Created 12 December 2016
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By Mikey Campbell Thursday, December 08, 2016 In one of the first pieces of documentation proving Apple's investigation into autonomous vehicles, the U.S. Patent and Trademark Office on Thursday published a patent application describing a basic collision avoidance system that could one day serve as the underpinnings of a self-driving car telemetry solution. Apple's patent application for "Collision Avoidance Of Arbitrary Polygonal Obstacles," offers proof that the company is investigating the application of machine learning and computer vision to autonomous "agents" (vehicles). Designed for robotics —a field from which autonomous cars emerged —the disclosed systems and methods detail a basic collision avoidance technique capable of successfully navigating an environment without prior knowledge of the objects within. In particular, the system is able to operate in both two-dimensional and three-dimensional space, often a difficult task for computer vision systems.
Created 08 December 2016
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United Kingdom Set to Ratify Unified Patent Court Agreement Posted by Elizabeth Curtin Wednesday, Nov 30, 2016 After months of uncertainty since the United Kingdom voted in favor of Brexit, the UK government has given a green light for the Unified Patent Court and Unitary Patent to proceed. In a statement from the UK Minister of State for Intellectual Property, Baroness Neville-Rolfe notes: “As the Prime Minister has said, for as long as we are members of the EU, the UK will continue to play a full and active role. The new system will provide an option for businesses that need to protect their inventions across Europe.”
Created 01 December 2016
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In Amdocs (Israel) Limited v. Openet Telecom, Inc., No. 2015-1180 (Fed. Cir. Nov. 1, 2016), a panel of the Federal Circuit reviewed the patentability of several patents owned by Amdocs which covered a system for monitoring and logging activity on computer networks. The patented system would allow raw data collected from computer networks, called "accounting information," to be processed in parallel, improving over previous systems that had relied on central databases to process the data. The District Court applied the Alice v. CLS Bank test and found that all of the patents were invalid under 35 U.S.C. §101.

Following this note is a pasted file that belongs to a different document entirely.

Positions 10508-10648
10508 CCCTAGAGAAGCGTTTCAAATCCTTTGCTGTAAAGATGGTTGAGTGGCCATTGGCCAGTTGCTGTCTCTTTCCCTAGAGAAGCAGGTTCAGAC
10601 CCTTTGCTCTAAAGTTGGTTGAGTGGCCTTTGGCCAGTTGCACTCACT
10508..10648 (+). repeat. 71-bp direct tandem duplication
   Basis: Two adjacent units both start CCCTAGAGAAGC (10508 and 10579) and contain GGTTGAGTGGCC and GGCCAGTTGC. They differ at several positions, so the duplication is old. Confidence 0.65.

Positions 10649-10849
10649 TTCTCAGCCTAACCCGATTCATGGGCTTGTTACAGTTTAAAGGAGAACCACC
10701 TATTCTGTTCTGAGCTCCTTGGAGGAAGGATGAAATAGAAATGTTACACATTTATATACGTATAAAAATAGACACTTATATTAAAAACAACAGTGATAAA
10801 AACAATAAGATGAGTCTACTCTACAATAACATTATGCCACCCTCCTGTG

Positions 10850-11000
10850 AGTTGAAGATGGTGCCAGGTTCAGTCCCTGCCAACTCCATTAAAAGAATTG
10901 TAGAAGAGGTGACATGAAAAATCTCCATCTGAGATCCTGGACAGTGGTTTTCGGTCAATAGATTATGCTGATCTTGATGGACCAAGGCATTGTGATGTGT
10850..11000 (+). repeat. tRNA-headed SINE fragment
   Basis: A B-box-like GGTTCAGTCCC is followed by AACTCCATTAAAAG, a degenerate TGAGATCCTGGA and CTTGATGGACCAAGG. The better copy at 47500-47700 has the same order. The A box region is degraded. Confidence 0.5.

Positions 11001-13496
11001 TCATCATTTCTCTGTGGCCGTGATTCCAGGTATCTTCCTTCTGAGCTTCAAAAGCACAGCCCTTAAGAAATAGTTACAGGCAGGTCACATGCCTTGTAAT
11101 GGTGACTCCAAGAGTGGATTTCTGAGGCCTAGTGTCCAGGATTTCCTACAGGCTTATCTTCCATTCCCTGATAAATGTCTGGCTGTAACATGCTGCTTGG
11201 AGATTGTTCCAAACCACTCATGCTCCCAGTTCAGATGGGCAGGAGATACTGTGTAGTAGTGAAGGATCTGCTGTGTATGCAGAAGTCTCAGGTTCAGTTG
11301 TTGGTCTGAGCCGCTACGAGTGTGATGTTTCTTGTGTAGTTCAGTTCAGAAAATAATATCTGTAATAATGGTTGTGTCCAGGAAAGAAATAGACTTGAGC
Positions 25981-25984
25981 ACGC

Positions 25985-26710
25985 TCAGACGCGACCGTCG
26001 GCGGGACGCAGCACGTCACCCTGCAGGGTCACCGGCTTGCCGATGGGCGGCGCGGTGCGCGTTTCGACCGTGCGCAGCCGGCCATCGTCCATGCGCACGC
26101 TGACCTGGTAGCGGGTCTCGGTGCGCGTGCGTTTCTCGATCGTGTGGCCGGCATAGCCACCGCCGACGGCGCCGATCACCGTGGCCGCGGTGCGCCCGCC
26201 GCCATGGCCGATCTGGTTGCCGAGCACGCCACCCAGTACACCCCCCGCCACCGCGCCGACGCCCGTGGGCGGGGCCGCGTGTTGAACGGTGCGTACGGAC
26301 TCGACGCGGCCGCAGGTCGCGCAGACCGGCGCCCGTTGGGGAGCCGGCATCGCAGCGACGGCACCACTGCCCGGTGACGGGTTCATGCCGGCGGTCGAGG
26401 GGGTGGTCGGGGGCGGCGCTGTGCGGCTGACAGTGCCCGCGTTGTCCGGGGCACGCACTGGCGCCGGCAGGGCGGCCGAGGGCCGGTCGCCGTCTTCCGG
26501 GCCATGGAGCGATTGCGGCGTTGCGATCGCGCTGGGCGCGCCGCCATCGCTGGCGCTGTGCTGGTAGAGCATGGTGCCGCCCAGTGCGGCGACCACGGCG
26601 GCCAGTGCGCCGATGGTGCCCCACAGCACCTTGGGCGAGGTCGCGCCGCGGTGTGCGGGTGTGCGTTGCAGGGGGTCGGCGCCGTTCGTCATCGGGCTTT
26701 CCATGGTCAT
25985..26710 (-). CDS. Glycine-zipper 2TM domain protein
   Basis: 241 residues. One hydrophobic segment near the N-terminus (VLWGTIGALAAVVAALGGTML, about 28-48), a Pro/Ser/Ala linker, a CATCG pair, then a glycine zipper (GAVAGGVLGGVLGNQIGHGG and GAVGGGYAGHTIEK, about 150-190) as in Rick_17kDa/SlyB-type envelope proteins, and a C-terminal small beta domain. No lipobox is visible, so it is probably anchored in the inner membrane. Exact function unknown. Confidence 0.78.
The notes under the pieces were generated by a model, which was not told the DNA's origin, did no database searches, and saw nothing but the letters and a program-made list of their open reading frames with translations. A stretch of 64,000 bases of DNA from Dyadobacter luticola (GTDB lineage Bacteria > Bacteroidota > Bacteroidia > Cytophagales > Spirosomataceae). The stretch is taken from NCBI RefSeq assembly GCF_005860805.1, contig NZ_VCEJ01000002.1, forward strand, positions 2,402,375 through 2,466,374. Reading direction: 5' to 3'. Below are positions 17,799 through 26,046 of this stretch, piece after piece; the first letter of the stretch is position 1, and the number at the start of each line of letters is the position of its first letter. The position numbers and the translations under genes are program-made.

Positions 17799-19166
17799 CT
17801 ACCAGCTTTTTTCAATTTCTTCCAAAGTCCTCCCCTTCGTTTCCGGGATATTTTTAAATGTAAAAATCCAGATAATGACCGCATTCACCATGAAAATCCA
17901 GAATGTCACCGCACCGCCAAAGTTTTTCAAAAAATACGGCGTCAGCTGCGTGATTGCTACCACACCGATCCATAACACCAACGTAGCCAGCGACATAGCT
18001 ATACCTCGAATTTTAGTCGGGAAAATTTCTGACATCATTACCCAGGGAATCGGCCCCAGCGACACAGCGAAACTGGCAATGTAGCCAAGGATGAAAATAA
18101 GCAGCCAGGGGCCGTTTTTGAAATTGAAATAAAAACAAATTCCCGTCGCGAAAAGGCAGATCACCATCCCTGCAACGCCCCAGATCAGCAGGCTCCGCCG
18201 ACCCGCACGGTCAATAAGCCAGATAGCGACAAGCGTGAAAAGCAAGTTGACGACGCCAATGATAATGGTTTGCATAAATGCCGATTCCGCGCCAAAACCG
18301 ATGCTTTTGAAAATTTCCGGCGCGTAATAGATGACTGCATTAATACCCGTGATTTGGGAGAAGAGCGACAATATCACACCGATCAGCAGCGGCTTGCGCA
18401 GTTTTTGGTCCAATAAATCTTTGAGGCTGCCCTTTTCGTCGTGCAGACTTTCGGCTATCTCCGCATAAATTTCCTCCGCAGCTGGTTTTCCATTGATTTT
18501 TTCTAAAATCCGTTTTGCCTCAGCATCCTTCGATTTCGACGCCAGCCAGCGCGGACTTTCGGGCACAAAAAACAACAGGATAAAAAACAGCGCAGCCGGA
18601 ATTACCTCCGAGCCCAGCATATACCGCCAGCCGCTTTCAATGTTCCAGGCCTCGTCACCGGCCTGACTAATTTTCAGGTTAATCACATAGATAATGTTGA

The Federal Circuit panel reversed the District Court and found all the claims of each of the four patents to be patentable. In its opinion, the Federal Circuit relied on reasoning by analogy to past Federal Circuit cases in order to determine whether the claims were patentable. It noted that the "decisional mechanism courts now apply is to examine earlier cases in which a similar or parallel descriptive nature can be seen." The court found that the subject matter of Amdocs' patents was similar to patents that the Federal Circuit had upheld as valid under §101 (like those in BASCOM and DDR Holdings), and distinguishable from patents that the Federal Circuit had struck down under §101 (like those in Digitech, Content Extraction, and In re TLI Communications). As such, the Federal Circuit likewise upheld these claims.

The Federal Circuit panel also relied on a "utility-focused approach" for determining patentability. Because the patents spelled out that the patented system had a "distributed architecture" that could "efficiently and accurately collect network usage information in a manner designed for efficiency to minimize impact on network and system resources," the court found that the claims had enough structure to pass §101, even though this material was only in the patent specifications, and the claims did not explicitly cover the "distributed architecture."

One of the Federal Circuit judges on the panel, Judge Reyna, dissented, arguing that this "utility-focused approach" was improper and that the claims must be analyzed on their own to determine whether they are patentable.

Created 01 December 2016